The plea for changes in the labor laws had gathered momentum with the present government's commitment to create a conducive environment for investors and liberate the entrepreneurs from the tyranny of myriad labor laws. Equally important is the fact that India needs to create 80 million jobs during the next 10 years while at present it has created only two million jobs every year during 2005-12. Almost five million persons lost jobs in the labor intensive manufacturing like the textiles and apparels and electronics during 2005-10. According to Goldman Sachs, it is because firms are substituting capital for labor largely because of fear of coming into the ambit of a large number of labor laws.

Despite the felt need, the noise and commitment have almost never been followed through with any concrete action. The logic given for no major changes in the laws is that any change in Central legislation has to be approved by both houses of the Parliament and the States (labor is on the concurrent list) can bring in appropriate regulations given in the broad structure of labor laws (Panagariaya, 2014). The President of India has the constitutional authority to amend the laws as sent by the State governments under section 254 (2) of the Constitution. However, despite this, only states like Gujrat, Maharashtra, Andhra Pradesh and Rajasthan (proposed amendments), amongst others have addressed the issue to some extent.

Amendments have also been made during the last four years to the Central laws. The Employees Compensation Act (earlier known as Workmen's Compensation Act) had been changed with respect to the wage ceiling limit, which was increased from Rs. 4000 to Rs 8000 per month for purpose of calculating compensation along with other minor changes; Employee State Insurance Act, 1948 was amended to improve the quality of service under the scheme; the Plantation Labor Act, 1951 was amended to provide safety and occupational health care to plantation workers and the Industrial Disputes Act, 1947 was amended in 2010 to: amplify the term 'appropriate government' defined under section 2(a) of the Act; enhance the wage ceiling from Rs. 1600/- to Rs. 10000/ --per month to cover workmen working in supervising capacity; provide direct access to workman to the labor court or tribunal in case of disputes arising out of Section 2 (a) of the Act; establish grievance redressal machinery; and, empower labor courts or Tribunals to execute Awards. Some of the proposed amendments are with various committees of the Parliament and at various stages of discussions.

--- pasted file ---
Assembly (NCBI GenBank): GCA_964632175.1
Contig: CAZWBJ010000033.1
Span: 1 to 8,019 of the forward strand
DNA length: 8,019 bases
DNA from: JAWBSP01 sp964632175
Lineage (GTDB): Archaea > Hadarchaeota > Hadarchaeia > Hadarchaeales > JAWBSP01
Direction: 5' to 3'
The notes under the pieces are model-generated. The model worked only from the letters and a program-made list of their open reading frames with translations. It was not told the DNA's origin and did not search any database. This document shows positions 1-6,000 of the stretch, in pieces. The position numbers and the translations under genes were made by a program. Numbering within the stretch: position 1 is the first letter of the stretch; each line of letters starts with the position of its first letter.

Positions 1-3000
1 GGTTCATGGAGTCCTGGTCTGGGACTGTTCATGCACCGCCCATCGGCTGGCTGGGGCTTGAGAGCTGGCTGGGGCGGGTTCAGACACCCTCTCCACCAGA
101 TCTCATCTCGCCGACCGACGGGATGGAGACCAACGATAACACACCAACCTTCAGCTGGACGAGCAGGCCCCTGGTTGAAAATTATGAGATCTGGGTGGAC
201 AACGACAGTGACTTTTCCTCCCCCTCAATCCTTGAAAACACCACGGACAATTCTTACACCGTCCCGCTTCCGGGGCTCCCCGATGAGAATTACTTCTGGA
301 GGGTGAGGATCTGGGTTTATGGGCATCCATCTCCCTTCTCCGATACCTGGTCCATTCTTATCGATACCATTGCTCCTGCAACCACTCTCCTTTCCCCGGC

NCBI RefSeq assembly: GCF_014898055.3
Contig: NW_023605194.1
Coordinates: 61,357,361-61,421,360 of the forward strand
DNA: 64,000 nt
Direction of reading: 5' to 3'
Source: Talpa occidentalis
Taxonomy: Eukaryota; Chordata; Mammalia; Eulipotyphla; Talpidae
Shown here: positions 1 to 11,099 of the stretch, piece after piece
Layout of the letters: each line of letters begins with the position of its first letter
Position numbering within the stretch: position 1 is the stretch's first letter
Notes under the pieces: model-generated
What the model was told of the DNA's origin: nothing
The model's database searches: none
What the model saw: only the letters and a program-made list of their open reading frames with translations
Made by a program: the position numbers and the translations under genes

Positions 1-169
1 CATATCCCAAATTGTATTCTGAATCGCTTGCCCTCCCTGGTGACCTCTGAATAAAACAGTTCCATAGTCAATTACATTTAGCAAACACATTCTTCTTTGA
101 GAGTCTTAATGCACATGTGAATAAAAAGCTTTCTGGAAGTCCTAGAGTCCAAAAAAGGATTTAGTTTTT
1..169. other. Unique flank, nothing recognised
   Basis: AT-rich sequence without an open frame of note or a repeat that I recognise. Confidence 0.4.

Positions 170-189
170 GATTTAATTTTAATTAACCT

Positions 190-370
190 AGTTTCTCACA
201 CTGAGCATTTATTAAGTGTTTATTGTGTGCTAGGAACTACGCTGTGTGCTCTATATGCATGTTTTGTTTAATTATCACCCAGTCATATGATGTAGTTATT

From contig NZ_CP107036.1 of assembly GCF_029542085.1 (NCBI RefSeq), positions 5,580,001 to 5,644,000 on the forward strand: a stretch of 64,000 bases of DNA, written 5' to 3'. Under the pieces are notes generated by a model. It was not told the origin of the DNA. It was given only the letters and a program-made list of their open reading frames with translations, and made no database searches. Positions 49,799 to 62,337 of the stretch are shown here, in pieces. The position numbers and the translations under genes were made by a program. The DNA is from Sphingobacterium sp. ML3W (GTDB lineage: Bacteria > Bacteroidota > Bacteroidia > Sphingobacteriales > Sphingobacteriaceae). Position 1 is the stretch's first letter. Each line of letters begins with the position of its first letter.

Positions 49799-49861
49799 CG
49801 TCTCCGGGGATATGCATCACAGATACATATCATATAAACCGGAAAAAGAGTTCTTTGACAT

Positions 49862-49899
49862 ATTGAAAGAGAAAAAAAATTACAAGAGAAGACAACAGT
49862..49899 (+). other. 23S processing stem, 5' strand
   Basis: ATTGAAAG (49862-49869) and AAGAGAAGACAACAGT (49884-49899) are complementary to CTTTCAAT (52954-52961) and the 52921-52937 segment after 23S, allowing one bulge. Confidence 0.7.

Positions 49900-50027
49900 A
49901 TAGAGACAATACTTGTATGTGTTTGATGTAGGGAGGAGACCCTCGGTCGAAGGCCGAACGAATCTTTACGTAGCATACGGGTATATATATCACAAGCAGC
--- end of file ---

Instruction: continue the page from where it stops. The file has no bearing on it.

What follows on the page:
Amendments by State Govenments

Some of the state government's have been active in making amendments. For example, the Gujarat government had made changes allowing the SEZ's to lay off redundant workers without seeking the permission of the government. It mandaded the SEZ's to give a formal notice, severance pay and a compensation of 45 days for a year of work rather than the 15 days given to other workers. It also allowed "Fixed Term Employment" under the Industrial Standing Order Act 1946 and Gujarat Rules 1955 which defines conditions of employment, Self consolidation--cum-consolidated Annual Return scheme; keeping a maximum of two inspection registers and, following the Supreme Court verdict, no pay for no work was also introduced.

The State of Rajasthan has recently proposed changes in the Industrial Disputes Act, 1947 to the effect that government permission will now not be required for retrenchment in companies employing up to 300 (up from 100 under the Central Act) workers. Other amendments relate to the change in the Factories Act regarding the applicability of the Contract Labor Act, 1970 to establishments by raising the limit of number of workers to 20 and 40 with or without power up from the present 10 and 20 workers. These amendments though have to be ratified by the President of India.

Andhra Pradesh government had made amendments in the Contract Labor Act, 1970 which were hailed as a model for other states to follow. It had introduced a clause restraining the employment of contract labor in core activities of any establishment if the same was prohibited by notification. However, wide ranging exemptions were made such as the normal functioning of the establishments such that the activity is ordinarily done through contractors; or the activities are such that they do not require full time workers for the major portion of the working hours in a day or for longer periods as the case may be; and any sudden increase of volume of work in the core activity which needs to be accomplished in a specified time. The amendments amply clarified the core activity meaning as any activity for which establishment is set up which includes any activity essential or necessary...

To continue reading

Request your trial

VLEX uses login cookies to provide you with a better browsing experience. If you click on 'Accept' or continue browsing this site we consider that you accept our cookie policy. ACCEPT